MAKING DO WITH LESS
BY JENNIFER BARBER
As part of its 2020/21 budget, the Alberta government announced a budget cut of $5.3 million to the Agriculture Financial Services Corporation (AFSC). However, the Crown corporation’s chief financial and innovation officer said farmers and agribusiness owners who rely on AFSC for loans, crop insurance and disaster assistance shouldn’t panic. The organization’s staff plan to sharpen their pencils to cut administration costs, rather than customer service.
“This government is looking at ways to cut costs, and as a government agency, we are committed to work within those budgets,” said Darryl Kay. “Our focus is the same as it has been for the past 80 years—delivery of programs that support the agriculture industry in Alberta. As we considered budget reductions, we sought to minimize the impact on producers.”
AFSC is focused on reducing red tape and improving internal processes to become more efficient, said Kay. Staffing cuts will come through attrition and retirements, and services will be improved in the coming year through upgrades to online systems, he said.
“We have no plans to move away from face-to-face meetings where people need that,” he said. “But there are some cases where it is quicker and more flexible to offer online services. Moving our services online will simplify and speed up processes. Recently, we implemented the ability for clients to submit their AgriStability claims through AFSC Connect and we continue to work towards improving online delivery of our products.”
Kay said that AFSC Connect allows clients to submit land reports and harvested production reports for crop insurance and, coming this summer, clients will be able to purchase hail insurance online.
The budget cut is part of the Alberta government’s commitment to lowering operating expenses by 2.8 per cent by 2022. This comes as part of an overall budget reduction of 9.1 per cent to Alberta Agriculture and Forestry over the next fiscal year, a difference of $88 million.
Stuart Person, senior VP of agriculture with MNP, said the firm hopes cuts to administration at AFSC result in further automation and streamlined delivery of risk management products.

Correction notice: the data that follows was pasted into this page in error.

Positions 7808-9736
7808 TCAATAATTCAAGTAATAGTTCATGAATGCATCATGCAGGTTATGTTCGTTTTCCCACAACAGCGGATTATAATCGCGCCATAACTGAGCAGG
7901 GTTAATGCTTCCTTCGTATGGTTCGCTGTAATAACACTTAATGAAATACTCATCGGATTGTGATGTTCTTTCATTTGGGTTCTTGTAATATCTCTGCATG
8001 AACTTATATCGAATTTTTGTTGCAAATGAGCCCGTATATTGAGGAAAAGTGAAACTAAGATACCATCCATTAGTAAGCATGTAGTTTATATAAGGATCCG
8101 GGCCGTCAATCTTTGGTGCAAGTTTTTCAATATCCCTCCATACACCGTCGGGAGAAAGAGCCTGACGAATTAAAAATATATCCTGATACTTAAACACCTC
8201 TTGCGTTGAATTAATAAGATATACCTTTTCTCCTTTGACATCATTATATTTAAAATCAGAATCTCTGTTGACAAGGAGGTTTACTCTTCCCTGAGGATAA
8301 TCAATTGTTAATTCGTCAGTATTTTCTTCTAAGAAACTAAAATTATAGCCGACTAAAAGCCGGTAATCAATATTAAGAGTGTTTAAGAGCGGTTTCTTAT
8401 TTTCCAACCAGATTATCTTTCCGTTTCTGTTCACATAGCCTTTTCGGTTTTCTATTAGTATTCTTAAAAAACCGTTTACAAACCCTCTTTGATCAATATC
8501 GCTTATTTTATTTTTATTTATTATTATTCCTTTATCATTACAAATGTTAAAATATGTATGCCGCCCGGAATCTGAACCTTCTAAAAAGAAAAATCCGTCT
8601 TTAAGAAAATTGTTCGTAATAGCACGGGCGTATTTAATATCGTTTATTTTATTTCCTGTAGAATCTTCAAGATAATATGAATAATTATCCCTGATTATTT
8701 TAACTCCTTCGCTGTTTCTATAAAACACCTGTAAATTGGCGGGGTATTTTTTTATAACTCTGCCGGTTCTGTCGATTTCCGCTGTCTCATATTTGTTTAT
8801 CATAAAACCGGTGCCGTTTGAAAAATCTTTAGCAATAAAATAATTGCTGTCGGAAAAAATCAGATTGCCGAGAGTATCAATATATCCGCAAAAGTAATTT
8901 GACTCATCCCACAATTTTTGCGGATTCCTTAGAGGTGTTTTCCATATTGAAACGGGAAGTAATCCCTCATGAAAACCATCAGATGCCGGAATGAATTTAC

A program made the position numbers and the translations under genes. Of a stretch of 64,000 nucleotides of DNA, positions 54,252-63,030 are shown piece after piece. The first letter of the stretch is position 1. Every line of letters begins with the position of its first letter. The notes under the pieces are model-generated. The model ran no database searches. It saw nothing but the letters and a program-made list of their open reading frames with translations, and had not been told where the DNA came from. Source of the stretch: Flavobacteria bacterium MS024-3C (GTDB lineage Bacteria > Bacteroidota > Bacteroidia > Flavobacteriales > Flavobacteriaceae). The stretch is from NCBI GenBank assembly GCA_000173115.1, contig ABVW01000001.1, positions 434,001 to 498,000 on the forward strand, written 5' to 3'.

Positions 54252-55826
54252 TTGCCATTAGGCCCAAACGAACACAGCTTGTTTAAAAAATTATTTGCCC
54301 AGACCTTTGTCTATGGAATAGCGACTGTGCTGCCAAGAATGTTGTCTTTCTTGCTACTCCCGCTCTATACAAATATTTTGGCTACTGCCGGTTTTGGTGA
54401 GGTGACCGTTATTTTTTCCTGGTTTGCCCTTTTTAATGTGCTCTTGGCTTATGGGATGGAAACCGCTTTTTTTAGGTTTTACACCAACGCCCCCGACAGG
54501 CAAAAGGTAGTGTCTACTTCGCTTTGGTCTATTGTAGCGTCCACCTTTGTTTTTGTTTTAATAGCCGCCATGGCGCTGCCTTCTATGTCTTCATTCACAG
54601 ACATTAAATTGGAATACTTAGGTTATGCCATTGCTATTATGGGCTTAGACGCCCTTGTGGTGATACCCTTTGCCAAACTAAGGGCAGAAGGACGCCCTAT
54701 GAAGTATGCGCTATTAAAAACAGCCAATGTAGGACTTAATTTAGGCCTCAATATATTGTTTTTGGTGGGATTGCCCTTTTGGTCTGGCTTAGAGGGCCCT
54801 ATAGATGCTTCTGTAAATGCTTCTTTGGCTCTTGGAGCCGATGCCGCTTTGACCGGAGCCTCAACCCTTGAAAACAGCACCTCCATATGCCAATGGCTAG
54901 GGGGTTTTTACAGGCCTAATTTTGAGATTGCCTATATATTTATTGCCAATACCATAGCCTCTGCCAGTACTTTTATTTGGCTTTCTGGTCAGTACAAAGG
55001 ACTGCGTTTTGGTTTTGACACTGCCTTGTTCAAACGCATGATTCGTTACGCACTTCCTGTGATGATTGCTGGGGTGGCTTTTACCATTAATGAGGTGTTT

Person said that while people are wary of budget cuts, eliminating administrative waste can create meaningful change for farmers when it results in reduced wait times. “We work with the federal and provincial governments to respond to the needs of the producer to be more efficient, effective and timely. Hopefully, with those three things in place, producers will see positive change.”
Person said many farmers do not have a good understanding of AgriStability, crop insurance and the interaction between these programs and other types of insurance in mitigating losses. He is hopeful AFSC’s cutbacks will not eliminate the farmer education component of its programming, which builds better understanding and uptake of these programs.
The coming crop year will test the workability of the AFSC budget cut. Farmers who were unable to harvest their crops last fall may need to complete crop insurance claims with quick turnaround in order to fund their spring seeding. Kay is confident AFSC will be able to accomplish this.
“This spring, we are really focusing on those unharvested acres,” said Kay. “It’s important for producers to know that even with the budget cuts, our programs remain intact. There will be no changes to their coverage. AFSC has a number of options available for producers to support them in what is going to be a challenging spring, including cash advances on their insurance claims and deferral of loan payments. We remain committed to act quickly.”